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Wrapping Up the G League Winter Showcase
Unlike last December, the Trail Blazers were not a source of much intrigue at the annual event.
LAS VEGAS — A lot can change in a year. The Trail Blazers' future was one of the focal points of the 2021 G League Winter Showcase. Now, not so much. Which is probably a good thing.
The G League is always a prime avenue for Remembering Some Guys. This year's Showcase featured a handful of names that played significant minutes in the second half of last season for the Blazers. Did you watch those post-deadline tanking games and now find yourself wondering what C.J. Elleby, Elijah Hughes and Kris Dunn are up to these days? Well, they're here.
Last year was my first time covering this event and it was one of the most chaotic three days in recent league history. The Showcase took place the week before Christmas just as it is this year, but it was right in the middle of the surge of cases of the Omicron variant of Covid. I'm not exaggerating when I say that I witnessed multiple instances of players getting pulled off the floor at halftime of a Showcase game to be called up on a hardship contract so an NBA team could have enough live bodies to avoid canceling a game.
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That was a chaotic time for the Blazers, too, coming two weeks after president of basketball operations Neil Olshey was fired for violating the code of conduct. The organization didn't have much of a presence at the Showcase last year, if at all—most front-office personnel who would normally be regulars at these things were understandably reluctant to travel because of the pandemic. But the Blazers were one of the primary topics of discussion among the league people who were there.
And there was plenty to discuss. Would Joe Cronin, who was promoted to interim general manager, keep the job permanently or would they make an outside hire to replace Olshey? And with his long-term status uncertain, would Cronin be empowered by ownership to make a franchise-altering move like trading C.J. McCollum? Everyone assumed the Blazers would be sellers at the deadline, but how far would it go? Was Damian Lillard really on board with all of this?
Every year, there are one or two teams everyone at an industry event like this is talking about. Last year around this time, that was Portland. This year? Honestly, there's nothing to discuss with them. The general consensus from scouts, executives and others I caught up with in Vegas was, "Hey, they're a lot better than I expected. Good for them." There's no big-picture intrigue. Nobody disagreed with my belief that Cronin will be active at the deadline, but the truly pressing long-term questions—about who will be the GM, about Lillard's future, about whether they'd break up the Lillard-McCollum duo—are long settled.
For those of us in the information-gathering business, it can be annoying that there wasn't much buzz to pick up on about what the Blazers are or aren't looking to do. But they'd all prefer that to what was going on this time last year.
For what it's worth, those teams this year were Toronto, Indiana and Chicago, two of which have players who have been linked to the Blazers in the past. People in Vegas seemed to think the idea of the Raptors being sellers and O.G. Anunoby and/or Pascal Siakam coming available was overblown. The Pacers might keep Myles Turner—owner Herb Simon never truly wanted to tank to begin with, and their better-than-expected start might keep them from pulling the plug. The Bulls, just about everyone agreed, should blow it up; almost as unanimous was the agreement that they probably won't.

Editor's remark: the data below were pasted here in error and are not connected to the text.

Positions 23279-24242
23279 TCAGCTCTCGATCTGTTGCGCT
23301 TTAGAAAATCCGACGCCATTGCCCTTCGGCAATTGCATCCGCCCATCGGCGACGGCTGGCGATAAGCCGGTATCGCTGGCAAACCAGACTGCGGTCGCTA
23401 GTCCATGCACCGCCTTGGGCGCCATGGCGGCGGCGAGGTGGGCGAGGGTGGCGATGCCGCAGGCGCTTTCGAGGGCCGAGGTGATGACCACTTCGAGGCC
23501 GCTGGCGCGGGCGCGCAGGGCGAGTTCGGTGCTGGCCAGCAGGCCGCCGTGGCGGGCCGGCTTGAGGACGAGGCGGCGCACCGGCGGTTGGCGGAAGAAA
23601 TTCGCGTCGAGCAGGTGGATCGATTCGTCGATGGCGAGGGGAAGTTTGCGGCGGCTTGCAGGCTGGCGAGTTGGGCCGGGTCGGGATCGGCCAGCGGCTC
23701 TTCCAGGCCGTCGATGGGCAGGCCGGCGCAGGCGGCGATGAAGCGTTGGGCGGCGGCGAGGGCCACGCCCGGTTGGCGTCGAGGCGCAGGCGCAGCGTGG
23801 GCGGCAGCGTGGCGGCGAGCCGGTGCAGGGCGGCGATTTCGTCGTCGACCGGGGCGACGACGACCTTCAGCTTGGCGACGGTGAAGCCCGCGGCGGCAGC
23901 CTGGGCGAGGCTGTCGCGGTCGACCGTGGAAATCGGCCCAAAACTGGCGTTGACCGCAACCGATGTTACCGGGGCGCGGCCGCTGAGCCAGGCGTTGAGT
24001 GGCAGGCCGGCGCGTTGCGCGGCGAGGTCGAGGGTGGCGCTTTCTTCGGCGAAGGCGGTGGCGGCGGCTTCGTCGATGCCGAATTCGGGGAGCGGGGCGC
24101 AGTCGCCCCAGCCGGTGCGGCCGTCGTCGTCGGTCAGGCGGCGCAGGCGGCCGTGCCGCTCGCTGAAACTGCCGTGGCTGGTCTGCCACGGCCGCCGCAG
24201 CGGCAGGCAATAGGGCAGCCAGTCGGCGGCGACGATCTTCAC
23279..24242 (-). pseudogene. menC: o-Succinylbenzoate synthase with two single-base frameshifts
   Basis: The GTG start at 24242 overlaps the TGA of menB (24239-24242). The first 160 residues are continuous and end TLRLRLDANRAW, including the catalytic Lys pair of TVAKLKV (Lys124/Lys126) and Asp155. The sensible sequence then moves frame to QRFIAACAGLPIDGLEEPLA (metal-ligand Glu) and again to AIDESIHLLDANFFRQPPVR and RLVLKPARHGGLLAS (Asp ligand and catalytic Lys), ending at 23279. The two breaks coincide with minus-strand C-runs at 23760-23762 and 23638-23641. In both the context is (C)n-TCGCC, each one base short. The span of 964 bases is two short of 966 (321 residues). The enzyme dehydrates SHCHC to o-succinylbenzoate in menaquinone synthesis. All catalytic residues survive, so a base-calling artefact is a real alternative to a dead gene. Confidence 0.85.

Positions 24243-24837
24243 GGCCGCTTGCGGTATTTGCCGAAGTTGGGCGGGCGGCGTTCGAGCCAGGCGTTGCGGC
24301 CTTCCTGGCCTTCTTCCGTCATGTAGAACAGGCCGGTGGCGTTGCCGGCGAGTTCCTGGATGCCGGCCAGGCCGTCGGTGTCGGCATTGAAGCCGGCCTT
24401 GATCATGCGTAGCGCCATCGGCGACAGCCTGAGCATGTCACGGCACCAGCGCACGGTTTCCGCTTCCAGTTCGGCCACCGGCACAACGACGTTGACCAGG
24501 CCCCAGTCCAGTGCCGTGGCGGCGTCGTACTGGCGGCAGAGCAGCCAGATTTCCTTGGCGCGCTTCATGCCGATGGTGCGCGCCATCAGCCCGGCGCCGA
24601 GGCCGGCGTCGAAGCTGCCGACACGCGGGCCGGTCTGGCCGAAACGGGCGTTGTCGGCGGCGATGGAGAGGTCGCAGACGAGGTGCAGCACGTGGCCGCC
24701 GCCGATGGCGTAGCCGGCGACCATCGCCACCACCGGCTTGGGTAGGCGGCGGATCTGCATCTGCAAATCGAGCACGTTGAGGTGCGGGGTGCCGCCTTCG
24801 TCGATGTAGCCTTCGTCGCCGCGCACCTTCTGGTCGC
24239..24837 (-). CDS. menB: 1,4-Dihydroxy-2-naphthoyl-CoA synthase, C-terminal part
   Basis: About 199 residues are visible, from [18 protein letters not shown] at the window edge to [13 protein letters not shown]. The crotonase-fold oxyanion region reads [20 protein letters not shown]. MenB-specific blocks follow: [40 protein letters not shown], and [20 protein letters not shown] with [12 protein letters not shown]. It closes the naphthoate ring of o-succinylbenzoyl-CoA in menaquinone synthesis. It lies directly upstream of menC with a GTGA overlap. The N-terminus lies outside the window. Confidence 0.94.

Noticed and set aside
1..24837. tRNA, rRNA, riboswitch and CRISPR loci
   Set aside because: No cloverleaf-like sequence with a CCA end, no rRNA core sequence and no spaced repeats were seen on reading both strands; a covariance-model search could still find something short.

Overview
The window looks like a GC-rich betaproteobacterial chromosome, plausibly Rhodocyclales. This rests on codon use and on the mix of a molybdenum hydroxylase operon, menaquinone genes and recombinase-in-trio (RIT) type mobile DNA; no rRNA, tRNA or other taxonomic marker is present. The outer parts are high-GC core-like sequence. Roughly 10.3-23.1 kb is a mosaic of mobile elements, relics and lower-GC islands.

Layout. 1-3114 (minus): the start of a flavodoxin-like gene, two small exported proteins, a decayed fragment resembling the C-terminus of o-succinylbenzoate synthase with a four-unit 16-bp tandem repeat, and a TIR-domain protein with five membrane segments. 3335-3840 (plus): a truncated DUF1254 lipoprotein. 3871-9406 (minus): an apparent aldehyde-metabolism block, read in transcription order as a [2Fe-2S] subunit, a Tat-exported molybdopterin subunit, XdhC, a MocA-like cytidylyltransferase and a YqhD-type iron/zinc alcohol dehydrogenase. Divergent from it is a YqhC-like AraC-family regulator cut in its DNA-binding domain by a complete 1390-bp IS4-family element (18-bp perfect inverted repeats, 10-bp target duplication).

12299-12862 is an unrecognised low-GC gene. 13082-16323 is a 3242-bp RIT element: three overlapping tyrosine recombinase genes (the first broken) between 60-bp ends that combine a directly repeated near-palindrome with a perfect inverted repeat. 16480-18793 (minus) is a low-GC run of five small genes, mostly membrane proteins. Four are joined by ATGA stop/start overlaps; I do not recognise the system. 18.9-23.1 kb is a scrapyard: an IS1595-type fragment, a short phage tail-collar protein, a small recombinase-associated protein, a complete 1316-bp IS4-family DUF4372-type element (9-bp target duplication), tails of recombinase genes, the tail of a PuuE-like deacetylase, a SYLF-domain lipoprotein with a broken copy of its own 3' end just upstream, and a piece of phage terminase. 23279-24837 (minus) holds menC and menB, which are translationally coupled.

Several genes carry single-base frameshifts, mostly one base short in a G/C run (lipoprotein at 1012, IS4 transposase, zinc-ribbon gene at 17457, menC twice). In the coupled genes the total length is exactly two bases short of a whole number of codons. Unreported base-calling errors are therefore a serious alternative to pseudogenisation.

It's too early for trade talks to really come together right now, though. Especially with the standings as jumbled as they are right now, there isn't a clear sense of which teams are going for the playoffs and which teams are going for Victor Wembenyama. The teams everyone assumed would be in the latter category, like the Jazz and Pacers, haven't bottomed out. Everyone still thinks they have a shot at competing, so right now, everyone's top six or seven players are untouchable and/or will take multiple unprotected first-rounders to get. Things will stabilize and take shape as they should by February.
I did not see either of the Blazers' two losses in Oklahoma City. Truth be told, it was good to get away from the day-to-day of the team I cover for a few days, connect with some NBA people I don't see every day and get a sense of where the rest of the league views the team. But I'll meet the team in Denver to cover the final game of the road trip tomorrow. I'm aware of the weather forecast.
In case you missed it...
Because the Blazers didn't have any players at the Showcase, I instead spoke to Wisconsin Herd head coach Chaisson Allen about two-way center Ibou Badji, who spent training camp and the beginning of the season with the Bucks' G League affiliate.
On Tuesday, news broke of the Phoenix Suns' sale to Mat Ishbia at a record-setting $4 billion valuation. Naturally, the place to go from there is to wonder what that means for the Blazers' own ownership situation. I wrote about that at length here.
Portland and Phoenix both had representatives from their front offices at the Showcase, but they're the only two teams in the league without their own G League affiliate. I wrote about why that is the case, and when that might change for Portland.
Although there wasn't much trade gossip to be had at the Showcase, it's worth bookmarking the trade-season primer I wrote last week.